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Communication Alum Directs Original Documentary on Mothers Struggling with Opioid Addiction

By Kylie Gray



May 3, 2018

“One time I was in rehab, and they were talking about how there is an original body of pain. And you create more pain on top of that trying to handle the original thing that hurt you.”

So recalls Ashley Ramey in the trailer for “Original Body of Pain,” a documentary about motherhood and opioid addiction co-directed by Stan Wright, BA Communication ’15, and Dominic Silva, both MFA students at Wake Forest University. Ramey is a mother from Asheville, North Carolina, and one of the main characters in the film, which follows three women over the course of one year.

“We read a lot in the news about the opioid crisis and see often salacious portraits of addiction. They show people shooting up and really at the lowest points in their lives. With this film, we wanted to show the counterpoint: to look beyond the drug use and consider the entire breadth of someone’s story,” says Wright.

Wright and Silva have spent the last two years filming and building relationships with the documentary’s main characters: Ramey and her three children; new mom Lisa Dalton; and Joanna Christoph, BSN, RN, a home health pediatric nurse who specializes in addiction.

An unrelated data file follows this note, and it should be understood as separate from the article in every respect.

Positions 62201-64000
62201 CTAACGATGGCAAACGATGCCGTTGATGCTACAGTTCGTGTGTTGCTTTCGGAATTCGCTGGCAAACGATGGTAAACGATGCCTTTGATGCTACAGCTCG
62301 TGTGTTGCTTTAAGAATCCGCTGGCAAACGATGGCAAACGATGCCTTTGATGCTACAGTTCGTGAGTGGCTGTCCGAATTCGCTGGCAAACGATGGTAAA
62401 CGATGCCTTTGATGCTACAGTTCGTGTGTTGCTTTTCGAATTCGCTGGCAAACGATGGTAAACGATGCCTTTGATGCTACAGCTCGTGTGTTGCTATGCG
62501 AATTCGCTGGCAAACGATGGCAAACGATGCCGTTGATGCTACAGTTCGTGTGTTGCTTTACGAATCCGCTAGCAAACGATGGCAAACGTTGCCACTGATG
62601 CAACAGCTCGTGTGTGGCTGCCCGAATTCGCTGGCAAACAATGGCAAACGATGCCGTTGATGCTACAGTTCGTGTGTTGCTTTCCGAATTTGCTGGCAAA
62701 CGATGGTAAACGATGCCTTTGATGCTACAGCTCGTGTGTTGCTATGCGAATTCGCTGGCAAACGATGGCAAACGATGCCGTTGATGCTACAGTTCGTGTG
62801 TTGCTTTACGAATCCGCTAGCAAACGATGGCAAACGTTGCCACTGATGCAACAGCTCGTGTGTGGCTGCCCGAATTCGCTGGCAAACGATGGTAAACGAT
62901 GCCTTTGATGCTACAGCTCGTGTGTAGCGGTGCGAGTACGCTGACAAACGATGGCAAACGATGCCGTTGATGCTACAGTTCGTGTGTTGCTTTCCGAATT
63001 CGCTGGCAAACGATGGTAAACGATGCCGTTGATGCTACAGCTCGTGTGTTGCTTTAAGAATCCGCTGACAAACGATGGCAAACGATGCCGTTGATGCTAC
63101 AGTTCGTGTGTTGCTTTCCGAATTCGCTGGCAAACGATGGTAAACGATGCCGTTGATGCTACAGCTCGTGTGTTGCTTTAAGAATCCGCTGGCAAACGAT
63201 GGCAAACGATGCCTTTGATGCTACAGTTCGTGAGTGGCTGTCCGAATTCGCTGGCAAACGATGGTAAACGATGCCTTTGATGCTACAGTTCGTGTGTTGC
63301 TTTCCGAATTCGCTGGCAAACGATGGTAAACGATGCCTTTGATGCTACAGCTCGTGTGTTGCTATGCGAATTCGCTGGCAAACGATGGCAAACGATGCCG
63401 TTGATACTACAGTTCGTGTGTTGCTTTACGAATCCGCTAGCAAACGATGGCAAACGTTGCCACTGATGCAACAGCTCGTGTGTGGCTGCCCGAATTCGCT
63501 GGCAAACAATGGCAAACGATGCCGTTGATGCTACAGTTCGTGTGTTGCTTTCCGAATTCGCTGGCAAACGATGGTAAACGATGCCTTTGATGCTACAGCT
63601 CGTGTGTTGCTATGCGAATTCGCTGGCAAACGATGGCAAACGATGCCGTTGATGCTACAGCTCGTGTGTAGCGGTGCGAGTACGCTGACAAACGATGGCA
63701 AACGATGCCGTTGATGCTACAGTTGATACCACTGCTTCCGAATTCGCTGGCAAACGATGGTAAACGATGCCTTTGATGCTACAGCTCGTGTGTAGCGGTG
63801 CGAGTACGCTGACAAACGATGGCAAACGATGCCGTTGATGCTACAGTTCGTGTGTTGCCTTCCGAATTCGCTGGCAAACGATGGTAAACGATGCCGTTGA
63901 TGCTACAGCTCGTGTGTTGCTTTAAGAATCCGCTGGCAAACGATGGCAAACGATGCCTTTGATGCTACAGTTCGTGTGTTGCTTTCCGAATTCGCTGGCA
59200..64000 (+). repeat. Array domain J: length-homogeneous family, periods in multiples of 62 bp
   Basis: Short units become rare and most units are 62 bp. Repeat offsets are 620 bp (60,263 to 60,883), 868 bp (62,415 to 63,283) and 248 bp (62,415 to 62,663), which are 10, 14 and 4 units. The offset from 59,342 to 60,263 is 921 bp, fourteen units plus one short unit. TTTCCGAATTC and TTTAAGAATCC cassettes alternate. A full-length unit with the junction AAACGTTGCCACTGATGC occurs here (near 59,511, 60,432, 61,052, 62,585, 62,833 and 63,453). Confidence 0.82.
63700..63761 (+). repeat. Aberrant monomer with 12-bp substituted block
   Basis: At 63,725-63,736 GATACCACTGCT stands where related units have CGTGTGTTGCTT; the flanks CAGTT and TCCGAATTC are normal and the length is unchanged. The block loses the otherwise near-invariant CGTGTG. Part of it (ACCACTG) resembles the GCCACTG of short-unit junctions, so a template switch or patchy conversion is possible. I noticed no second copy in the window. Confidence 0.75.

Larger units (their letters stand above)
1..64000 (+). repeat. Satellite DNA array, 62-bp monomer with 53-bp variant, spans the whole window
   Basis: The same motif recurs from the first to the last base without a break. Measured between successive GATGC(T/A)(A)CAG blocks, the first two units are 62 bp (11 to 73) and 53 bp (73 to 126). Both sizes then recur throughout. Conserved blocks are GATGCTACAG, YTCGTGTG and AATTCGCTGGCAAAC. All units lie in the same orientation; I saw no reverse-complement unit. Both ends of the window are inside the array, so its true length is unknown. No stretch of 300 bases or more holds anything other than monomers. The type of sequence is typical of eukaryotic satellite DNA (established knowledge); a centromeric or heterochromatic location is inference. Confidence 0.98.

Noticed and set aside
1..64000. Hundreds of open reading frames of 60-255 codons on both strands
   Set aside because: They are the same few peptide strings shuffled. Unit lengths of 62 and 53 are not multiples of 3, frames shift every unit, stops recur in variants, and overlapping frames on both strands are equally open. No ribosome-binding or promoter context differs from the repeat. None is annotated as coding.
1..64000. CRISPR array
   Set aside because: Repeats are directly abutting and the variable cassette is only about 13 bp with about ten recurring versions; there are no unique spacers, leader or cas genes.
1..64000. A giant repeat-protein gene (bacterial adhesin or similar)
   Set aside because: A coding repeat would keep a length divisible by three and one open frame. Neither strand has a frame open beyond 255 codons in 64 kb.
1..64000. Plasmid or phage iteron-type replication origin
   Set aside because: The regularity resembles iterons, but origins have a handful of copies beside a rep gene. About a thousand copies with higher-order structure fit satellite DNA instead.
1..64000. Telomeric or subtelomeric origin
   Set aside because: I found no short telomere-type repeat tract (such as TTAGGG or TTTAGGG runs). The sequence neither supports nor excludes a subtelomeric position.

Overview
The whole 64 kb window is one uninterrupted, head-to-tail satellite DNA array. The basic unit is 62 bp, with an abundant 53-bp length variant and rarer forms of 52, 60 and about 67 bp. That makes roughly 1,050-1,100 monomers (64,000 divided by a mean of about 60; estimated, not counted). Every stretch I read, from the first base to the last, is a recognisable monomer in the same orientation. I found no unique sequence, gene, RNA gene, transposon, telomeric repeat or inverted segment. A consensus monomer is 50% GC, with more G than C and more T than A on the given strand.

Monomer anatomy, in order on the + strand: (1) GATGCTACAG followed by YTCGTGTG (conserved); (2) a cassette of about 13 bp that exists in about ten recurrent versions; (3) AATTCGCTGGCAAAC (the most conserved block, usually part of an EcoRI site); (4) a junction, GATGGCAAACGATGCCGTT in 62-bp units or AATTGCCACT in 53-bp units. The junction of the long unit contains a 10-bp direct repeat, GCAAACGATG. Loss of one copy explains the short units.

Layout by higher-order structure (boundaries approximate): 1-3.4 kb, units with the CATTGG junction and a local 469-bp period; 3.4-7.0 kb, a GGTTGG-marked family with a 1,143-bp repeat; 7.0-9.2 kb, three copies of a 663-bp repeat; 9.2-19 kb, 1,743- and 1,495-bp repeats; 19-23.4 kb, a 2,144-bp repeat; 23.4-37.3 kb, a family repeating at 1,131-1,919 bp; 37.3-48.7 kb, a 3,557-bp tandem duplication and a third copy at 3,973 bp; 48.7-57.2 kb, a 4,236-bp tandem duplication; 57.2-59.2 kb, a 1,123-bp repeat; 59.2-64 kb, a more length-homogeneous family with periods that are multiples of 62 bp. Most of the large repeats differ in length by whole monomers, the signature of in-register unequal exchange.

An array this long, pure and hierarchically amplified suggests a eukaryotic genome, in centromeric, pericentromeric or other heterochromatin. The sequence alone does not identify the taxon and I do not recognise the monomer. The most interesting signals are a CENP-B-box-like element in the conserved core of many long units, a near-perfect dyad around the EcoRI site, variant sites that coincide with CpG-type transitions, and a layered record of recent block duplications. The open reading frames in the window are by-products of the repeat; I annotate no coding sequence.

Drexel Alumni Stan Wright, BA Communication ’15
Drexel alumnus Stan Wright, BA Communication ’15

Wright, a former editor-in-chief of Drexel’s student newspaper The Triangle, encountered the power of visual storytelling as a co-op student at PHL17 television station — filming elderly air force veterans as they boarded warplanes for the first time in decades. With a firm undergraduate foundation in journalism and video production, Wright was accepted to several graduate documentary film programs. He chose Wake Forest in part because of its proximity to Asheville, where his aunt is a nurse researcher of women’s and children’s health.

“I’m from California, but I’ve spent every summer since I was little in Asheville, and it’s become a second home. The film started with a curiosity about something going on in my own backyard that I didn’t know enough about,” he says. “The more my co-director and I dove into this film — the more women we talked to and the more families we connected with — we learned about the huge burden of stigma associated with this issue, and it became a passion project to burst that bubble.”

Frustrated by exploitative depictions of addiction, Wright chose to focus the documentary on a population he believes faces some of the sharpest judgement — mothers who struggle with addiction.

“This population is the most harshly judged given the parenting component and the fear of harm to a child,” he says. “A big concern of ours was our ethical approach to the film, recognizing that this is a vulnerable population. It was important for us to not take advantage of their stories.”